SC dismisses 10-yr-old rape survivor’s abortion plea after doctors say it’s unsafe
The Supreme Court bench took note of a medical report before giving its decision. Courts allow terminations beyond the legal 20-week pregnancy period if doctors say it is necessary to save the mother’s life.Updated: Jul 28, 2017 23:25 IST
The Supreme Court noted on Friday a sharp rise in pleas from women seeking to abort pregnancies beyond the legally permissible time limit while rejecting a 10-year-old rape survivor’s request to terminate her 32-week pregnancy. Medical opinion placed before the court said the abortion would not be in the interest of either the girl or the foetus.
A bench headed by Chief Justice JS Khehar asked the central government to consider setting up a permanent medical board in every state to quickly decide on pleas from pregnant women asking for terminations beyond the permissible 20-week period. The bench said these boards were needed to save time because such cases were coming to the courts in a “big way”.
This year, the Supreme Court has received at least seven petitions from women, including teenage rape survivors, asking to terminate pregnancies beyond 20 weeks. The top court disallowed abortions in two, including Friday’s, lawyers said.
Courts allow terminations beyond that in the rarest of circumstances if doctors say it is necessary to save the mother’s life.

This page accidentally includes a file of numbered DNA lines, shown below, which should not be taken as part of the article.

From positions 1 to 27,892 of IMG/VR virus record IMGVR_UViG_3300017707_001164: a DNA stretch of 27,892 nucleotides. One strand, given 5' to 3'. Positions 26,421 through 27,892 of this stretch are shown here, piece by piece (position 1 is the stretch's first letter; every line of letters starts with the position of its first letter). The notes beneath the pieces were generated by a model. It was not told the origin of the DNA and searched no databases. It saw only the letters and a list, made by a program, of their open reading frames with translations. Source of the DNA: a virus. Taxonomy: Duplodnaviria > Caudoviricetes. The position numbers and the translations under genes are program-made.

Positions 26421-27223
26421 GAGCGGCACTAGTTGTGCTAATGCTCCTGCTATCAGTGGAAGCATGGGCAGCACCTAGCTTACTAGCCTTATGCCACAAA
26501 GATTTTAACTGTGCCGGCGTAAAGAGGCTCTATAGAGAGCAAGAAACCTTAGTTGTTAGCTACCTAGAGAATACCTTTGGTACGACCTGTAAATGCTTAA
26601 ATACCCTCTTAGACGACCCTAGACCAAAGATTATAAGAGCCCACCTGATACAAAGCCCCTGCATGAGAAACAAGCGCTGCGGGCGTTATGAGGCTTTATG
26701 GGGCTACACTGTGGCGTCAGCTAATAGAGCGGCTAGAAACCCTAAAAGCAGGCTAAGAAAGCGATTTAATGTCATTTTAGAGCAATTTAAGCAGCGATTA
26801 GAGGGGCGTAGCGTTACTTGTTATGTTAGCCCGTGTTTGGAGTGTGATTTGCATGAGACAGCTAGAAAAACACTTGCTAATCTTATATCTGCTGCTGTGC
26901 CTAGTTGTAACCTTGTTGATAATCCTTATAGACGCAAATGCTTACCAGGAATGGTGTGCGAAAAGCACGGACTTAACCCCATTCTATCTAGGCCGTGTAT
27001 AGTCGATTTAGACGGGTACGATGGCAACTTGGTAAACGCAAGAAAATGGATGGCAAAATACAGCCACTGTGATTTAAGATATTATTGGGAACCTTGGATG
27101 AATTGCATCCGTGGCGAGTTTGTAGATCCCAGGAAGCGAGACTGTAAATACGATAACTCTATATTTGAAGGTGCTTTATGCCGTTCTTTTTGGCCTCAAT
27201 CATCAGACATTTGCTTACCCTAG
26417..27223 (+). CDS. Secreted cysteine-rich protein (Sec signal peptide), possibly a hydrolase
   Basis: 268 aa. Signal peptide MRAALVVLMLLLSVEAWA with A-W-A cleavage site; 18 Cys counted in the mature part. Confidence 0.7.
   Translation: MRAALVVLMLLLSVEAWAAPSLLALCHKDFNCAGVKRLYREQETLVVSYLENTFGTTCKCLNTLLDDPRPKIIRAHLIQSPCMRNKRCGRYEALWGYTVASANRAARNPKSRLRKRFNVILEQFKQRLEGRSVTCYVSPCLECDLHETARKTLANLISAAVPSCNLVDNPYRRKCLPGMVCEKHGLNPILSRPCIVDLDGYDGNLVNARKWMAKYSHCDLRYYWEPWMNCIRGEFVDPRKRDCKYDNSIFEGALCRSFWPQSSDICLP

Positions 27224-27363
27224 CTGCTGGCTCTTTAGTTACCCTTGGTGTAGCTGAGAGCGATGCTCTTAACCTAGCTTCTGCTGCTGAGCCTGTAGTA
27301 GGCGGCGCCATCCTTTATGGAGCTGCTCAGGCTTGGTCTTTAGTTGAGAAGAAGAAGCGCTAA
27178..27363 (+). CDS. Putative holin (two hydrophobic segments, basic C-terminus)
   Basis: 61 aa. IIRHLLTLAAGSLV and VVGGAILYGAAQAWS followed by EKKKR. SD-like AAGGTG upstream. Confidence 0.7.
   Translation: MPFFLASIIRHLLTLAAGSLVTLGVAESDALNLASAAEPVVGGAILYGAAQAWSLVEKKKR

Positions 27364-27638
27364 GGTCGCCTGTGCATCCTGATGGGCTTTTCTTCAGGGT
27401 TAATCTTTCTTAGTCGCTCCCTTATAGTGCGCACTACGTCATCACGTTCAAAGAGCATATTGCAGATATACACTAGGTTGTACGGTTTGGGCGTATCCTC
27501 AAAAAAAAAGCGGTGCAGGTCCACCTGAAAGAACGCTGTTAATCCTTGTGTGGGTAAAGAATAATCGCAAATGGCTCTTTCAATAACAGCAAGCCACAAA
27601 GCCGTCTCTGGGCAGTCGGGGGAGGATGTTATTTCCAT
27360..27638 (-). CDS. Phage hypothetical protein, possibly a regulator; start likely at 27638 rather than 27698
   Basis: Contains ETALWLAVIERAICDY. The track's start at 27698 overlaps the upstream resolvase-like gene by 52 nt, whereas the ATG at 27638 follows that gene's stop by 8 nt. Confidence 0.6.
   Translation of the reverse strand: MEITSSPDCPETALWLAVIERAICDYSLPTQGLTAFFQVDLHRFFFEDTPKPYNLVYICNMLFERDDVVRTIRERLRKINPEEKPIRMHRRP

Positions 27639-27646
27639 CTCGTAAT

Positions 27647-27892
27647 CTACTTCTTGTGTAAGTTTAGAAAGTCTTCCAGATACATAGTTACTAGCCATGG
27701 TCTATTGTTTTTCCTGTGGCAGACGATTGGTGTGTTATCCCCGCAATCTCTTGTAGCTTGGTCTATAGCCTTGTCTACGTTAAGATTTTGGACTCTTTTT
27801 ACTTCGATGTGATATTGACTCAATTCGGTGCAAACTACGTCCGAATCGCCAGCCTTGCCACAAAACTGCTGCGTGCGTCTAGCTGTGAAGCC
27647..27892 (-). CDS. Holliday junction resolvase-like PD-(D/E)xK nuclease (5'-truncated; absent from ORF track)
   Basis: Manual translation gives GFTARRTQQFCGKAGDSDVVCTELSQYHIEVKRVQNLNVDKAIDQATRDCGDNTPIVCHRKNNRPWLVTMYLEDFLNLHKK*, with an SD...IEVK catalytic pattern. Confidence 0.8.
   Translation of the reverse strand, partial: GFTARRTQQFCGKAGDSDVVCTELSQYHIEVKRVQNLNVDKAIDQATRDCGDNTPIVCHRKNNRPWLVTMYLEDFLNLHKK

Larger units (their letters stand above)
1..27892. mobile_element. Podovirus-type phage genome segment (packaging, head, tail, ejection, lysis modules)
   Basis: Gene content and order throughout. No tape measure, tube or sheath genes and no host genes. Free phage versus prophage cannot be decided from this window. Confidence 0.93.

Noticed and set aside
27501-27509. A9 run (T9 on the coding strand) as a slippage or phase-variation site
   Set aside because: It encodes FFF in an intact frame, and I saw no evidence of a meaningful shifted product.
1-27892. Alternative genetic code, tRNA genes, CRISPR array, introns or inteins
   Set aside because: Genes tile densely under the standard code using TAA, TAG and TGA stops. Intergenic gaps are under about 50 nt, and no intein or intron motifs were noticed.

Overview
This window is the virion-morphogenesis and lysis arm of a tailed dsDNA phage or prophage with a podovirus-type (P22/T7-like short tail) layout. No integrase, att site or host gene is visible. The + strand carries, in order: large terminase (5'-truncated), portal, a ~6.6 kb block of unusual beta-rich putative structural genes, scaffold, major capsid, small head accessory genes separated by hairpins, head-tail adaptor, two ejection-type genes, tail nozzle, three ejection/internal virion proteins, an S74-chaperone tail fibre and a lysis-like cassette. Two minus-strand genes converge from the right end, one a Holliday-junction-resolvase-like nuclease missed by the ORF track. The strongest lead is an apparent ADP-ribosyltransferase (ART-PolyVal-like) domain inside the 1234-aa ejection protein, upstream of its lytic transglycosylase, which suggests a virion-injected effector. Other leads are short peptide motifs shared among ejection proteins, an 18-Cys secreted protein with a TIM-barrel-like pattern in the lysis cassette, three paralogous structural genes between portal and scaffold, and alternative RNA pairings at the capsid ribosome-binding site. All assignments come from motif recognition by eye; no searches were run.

Friday’s order came after the court perused the report of an expert panel set up by the PGI, Chandigarh, to find out “whether the health of the girl concerned and the child would be adversely affected if the pregnancy is allowed to be full term”.
The bench expressed satisfaction over the medical care being provided to the rape survivor and dismissed the public interest litigation (PIL) filed by a lawyer seeking the abortion.
To the court’s suggestion on setting up permanent medical boards in states, solicitor general Ranjit Kumar said he would inform the court whether such boards can operate while amendments to the Medical Termination of Pregnancy Act (MTPA), 1971, considered extending the time-limit from 20 to 24 weeks.
The girl, who hails from Chandigarh, was repeatedly raped by her uncle. Her parents were poor and had approached the Chandigarh district court for permission to terminate the pregnancy. On July 18, the court dismissed the plea, citing the 20-week ceiling. A lawyer then went to the top court.
The girl was allegedly raped over seven months. Her parents got to know of it when they took her to a doctor after she complained of a stomach pain, her parents said.
In another case a bench headed by Justice Dipak Misra allowed a 21-year-old woman from Mumbai to abort her 22-week-old foetus following a medical opinion that post-birth the child will have severe mental impairment.
A three-member panel of experts from JJ Hospital concluded the foetus suffered from Hydrocephalus, or accumulation of fluid in the brain. The court asked the woman to approach JJ Hospital for the termination, which it said should be done soon.